Princeton bioethicist Peter Singer makes the following argument that it’s wrong not to donate to charities that save lives:
•First premise: Suffering and death from lack of food, shelter, and medical care are bad.
•Second premise: If it is in your power to prevent something bad from happening, without sacrificing anything nearly as important, it is wrong not to do so.
•Third premise: By donating to aid agencies, you can prevent suffering and death from lack of food, shelter and medical care, without sacrificing anything nearly as important.
•Conclusion: Therefore if you do not donate to aid agencies, you are doing something wrong.
In the second part, he argues that in order to refute his conclusion we have to find some flaw in reasoning. These are my objections.
First premise – These things are not necessarily bad. If they are happening to someone I like, they are bad. If they are happening to people I do not personally know, they are neutral. If they are happening to people I dislike, they are good.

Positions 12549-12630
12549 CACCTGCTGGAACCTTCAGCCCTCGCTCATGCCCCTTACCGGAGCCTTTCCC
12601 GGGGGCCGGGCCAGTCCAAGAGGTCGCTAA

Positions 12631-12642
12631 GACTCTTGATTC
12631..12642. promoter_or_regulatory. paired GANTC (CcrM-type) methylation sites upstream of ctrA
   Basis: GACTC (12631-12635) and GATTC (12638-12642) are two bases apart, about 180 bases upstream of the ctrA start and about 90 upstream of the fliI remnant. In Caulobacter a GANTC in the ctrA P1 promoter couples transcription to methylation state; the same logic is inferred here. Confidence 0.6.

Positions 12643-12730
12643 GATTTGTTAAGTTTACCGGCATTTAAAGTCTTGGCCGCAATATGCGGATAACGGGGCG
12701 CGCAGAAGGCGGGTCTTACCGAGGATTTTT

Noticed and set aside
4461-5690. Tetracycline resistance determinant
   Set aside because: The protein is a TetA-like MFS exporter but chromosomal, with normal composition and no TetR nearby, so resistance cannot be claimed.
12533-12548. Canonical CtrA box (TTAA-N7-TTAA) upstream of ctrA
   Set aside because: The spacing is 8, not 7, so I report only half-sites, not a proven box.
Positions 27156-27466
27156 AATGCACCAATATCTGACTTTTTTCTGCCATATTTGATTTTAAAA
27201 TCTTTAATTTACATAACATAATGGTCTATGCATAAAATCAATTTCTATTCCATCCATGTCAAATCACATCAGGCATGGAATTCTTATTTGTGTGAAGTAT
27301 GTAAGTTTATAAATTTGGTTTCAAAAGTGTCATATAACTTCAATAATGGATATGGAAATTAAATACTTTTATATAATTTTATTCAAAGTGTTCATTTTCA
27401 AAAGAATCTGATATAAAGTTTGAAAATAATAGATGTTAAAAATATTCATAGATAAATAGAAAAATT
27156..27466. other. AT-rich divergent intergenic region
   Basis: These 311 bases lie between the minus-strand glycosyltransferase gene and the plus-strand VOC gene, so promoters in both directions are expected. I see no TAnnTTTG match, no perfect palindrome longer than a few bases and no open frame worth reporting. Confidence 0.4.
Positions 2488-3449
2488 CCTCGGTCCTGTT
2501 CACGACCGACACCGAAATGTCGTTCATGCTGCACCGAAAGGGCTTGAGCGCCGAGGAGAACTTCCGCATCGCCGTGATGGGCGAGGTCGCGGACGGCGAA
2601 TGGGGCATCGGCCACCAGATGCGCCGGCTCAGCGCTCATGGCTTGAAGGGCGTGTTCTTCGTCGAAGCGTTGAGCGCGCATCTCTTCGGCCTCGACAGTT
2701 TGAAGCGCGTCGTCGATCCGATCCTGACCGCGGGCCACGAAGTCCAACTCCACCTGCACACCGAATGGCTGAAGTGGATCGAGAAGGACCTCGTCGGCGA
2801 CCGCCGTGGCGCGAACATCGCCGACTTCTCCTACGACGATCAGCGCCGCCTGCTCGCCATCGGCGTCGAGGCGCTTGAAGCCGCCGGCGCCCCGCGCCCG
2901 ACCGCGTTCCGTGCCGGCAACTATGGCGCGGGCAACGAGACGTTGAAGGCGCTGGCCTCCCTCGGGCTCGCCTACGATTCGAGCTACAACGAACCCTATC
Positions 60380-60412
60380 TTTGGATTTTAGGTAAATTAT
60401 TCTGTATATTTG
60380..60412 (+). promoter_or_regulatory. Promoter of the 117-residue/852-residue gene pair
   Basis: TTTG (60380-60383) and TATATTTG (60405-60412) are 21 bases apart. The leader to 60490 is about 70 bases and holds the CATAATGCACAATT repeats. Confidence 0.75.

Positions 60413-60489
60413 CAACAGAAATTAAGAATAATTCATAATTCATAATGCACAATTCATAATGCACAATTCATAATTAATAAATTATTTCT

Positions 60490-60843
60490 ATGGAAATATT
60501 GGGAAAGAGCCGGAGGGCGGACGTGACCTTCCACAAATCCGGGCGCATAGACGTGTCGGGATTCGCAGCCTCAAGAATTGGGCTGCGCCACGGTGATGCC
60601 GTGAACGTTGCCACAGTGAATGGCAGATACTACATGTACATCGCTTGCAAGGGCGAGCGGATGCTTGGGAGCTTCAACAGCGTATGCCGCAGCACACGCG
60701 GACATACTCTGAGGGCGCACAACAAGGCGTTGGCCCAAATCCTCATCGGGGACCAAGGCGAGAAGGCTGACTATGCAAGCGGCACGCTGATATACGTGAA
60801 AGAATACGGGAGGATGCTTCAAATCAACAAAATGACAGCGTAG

Second premise – Sure. But ‘nearly as important’ can only be defined by me. The life of someone I do not know is not as important to me as even the tiniest pleasure in my own life. How can it be? I don’t know them! Whether they live or die has no bearing on my life at all. People are dying all the time. It’s what people do.
Third premise – Not at all. Everything I do with my money is more important than that. Because it benefits me or people I care about. That is more important to me than saving lives of people I don’t know.
I mean, it’s fine if you want to live a stripped-down no-frills life and donate every spare cent to starving people. But it’s also fine if you want to keep that money to buy a vintage Porsche or to spoil the hell out of your girlfriend with every pair of Miu Miu stilettos she glances at. Just as no one would seriously argue that it is wrong not to spoil the hell out of your girlfriend, no one should argue that it’s wrong not to donate to aid agencies. It isn’t right or wrong. It’s just a difference in what each individual values.